Greater Des Moines Partnership CEO talks to Newton Chamber members
Members of the Greater Newton Area Chamber of Commerce got a chance today to learn more about the Greater Des Moines Partnership, of which Newton is a member, as well as the partnership's role in government affairs during a special event at Newton Manufacturing.
Jay Byers, chief executive officer for the partnership, spoke during today's luncheon sponsored by Newton Manufacturing, Hy-Vee and the Newton Chamber. Byers began with a brief history of the partnership.
The organization began in 1999, when a group of downtown Des Moines business people began to ask themselves how they could better leverage their business community for growth and economic development. A dual membership model was formed in 2008 with several outlying chambers of commerce, and finally the partnership was formed which now includes more than 4,300 businesses, 24 affiliate chambers of commerce, including Newton's, as well as economic development organizations in seven counties, including the Jasper County Economic Development Corporation.
The partnership works with regional community development organizations to augment the work of the member chambers of commerce. A focus for the group is on new company recruiting through trade shows, and through the regional workforce development offices, to build skills and create "talent magnets" to bring new entrepreneurs to the area.
There is also a focus on small business development, and the partnership offers technical assistance to businesses to help them succeed.
In the realm of government, Byers said, the partnership asks such questions as "How can we help TPI get a wind energy tax credit extended?" Government affairs is helping companies gain access to government officials, networking with other companies and government agencies as well.
Partnership members, including the Greater Newton Area Chamber of Commerce, are encouraged to participate in a government policy council, in order to develop state and federal agendas, and discuss regional issues. The partnership also organizes an annual lobbying trip to Washington, D.C., with a focus on funding and other legislative issues.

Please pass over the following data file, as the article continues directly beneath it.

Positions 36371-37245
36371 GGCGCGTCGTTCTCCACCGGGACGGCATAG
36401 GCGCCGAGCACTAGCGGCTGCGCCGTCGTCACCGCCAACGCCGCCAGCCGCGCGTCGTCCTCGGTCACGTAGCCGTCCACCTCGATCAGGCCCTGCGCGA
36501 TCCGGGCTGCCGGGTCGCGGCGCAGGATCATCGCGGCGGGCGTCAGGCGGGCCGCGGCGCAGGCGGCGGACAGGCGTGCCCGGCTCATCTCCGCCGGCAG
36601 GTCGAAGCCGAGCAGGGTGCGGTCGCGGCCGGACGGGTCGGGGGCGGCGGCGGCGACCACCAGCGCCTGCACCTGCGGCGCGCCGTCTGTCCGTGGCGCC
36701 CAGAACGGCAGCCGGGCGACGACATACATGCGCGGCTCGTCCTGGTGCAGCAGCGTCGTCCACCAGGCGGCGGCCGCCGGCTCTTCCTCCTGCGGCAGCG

A Public Service Academy, sponsored by the partnership, encourages increased involvement from young entrepreneurs.
At the Iowa Statehouse, Byers said the partnership has been advocates for K-12 reform, property tax reform, an increase in the fuel tax and other economic development incentives. After the Iowa Values fund expired a few years ago, the partnership has been working on a new program to replace the state incentive fund. A small business wellness tax credit, to encourage small businesses to implement wellness programs for their employees, is another program the partnership is working on.
Locally, Darrell Sarmento, Greater Newton Area Chamber of Commerce director, said he has received permission to advocate for reinstatement of the Self-Supported Municipal Improvement District tax (SMID), a small tax on downtown area businesses to be used for beautification projects and street-cleaning. The tax was eliminated in downtown Newton in 2005.
Byers previously served as communications director for Rep. Leonard Boswell, and as the partnership's senior vice president, government relations and public policy.
He currently serves on the American Chamber of Commerce Executives Board of Directors and also is active with the Professional Developers of Iowa, Iowa Association of Business and Industry and U.S. Chamber of Commerce.